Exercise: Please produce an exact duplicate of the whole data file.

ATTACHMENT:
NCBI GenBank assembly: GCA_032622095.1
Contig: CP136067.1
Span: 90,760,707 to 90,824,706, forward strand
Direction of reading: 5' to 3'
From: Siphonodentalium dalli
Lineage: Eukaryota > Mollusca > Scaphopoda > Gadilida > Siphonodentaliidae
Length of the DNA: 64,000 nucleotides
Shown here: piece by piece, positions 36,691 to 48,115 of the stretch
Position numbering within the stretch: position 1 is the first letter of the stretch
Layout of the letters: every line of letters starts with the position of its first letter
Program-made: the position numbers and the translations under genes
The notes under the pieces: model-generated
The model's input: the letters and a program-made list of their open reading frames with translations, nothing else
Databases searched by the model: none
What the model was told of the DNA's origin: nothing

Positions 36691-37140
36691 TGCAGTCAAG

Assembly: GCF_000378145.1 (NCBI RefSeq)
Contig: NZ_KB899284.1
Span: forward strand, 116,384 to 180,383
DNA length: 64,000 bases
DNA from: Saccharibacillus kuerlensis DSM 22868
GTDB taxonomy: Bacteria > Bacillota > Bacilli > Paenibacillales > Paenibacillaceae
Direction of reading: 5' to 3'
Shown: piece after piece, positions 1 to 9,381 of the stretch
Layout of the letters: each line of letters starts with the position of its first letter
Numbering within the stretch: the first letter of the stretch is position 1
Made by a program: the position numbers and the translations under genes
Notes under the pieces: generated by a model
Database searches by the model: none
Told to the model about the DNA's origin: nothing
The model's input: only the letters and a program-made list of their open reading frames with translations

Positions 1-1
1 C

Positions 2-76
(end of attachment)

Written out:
NCBI GenBank assembly: GCA_032622095.1
Contig: CP136067.1
Span: 90,760,707 to 90,824,706, forward strand
Direction of reading: 5' to 3'
From: Siphonodentalium dalli
Lineage: Eukaryota > Mollusca > Scaphopoda > Gadilida > Siphonodentaliidae
Length of the DNA: 64,000 nucleotides
Shown here: piece by piece, positions 36,691 to 48,115 of the stretch
Position numbering within the stretch: position 1 is the first letter of the stretch
Layout of the letters: every line of letters starts with the position of its first letter
Program-made: the position numbers and the translations under genes
The notes under the pieces: model-generated
The model's input: the letters and a program-made list of their open reading frames with translations, nothing else
Databases searched by the model: none
What the model was told of the DNA's origin: nothing

Positions 36691-37140
36691 TGCAGTCAAG

Assembly: GCF_000378145.1 (NCBI RefSeq)
Contig: NZ_KB899284.1
Span: forward strand, 116,384 to 180,383
DNA length: 64,000 bases
DNA from: Saccharibacillus kuerlensis DSM 22868
GTDB taxonomy: Bacteria > Bacillota > Bacilli > Paenibacillales > Paenibacillaceae
Direction of reading: 5' to 3'
Shown: piece after piece, positions 1 to 9,381 of the stretch
Layout of the letters: each line of letters starts with the position of its first letter
Numbering within the stretch: the first letter of the stretch is position 1
Made by a program: the position numbers and the translations under genes
Notes under the pieces: generated by a model
Database searches by the model: none
Told to the model about the DNA's origin: nothing
The model's input: only the letters and a program-made list of their open reading frames with translations

Positions 1-1
1 C

Positions 2-76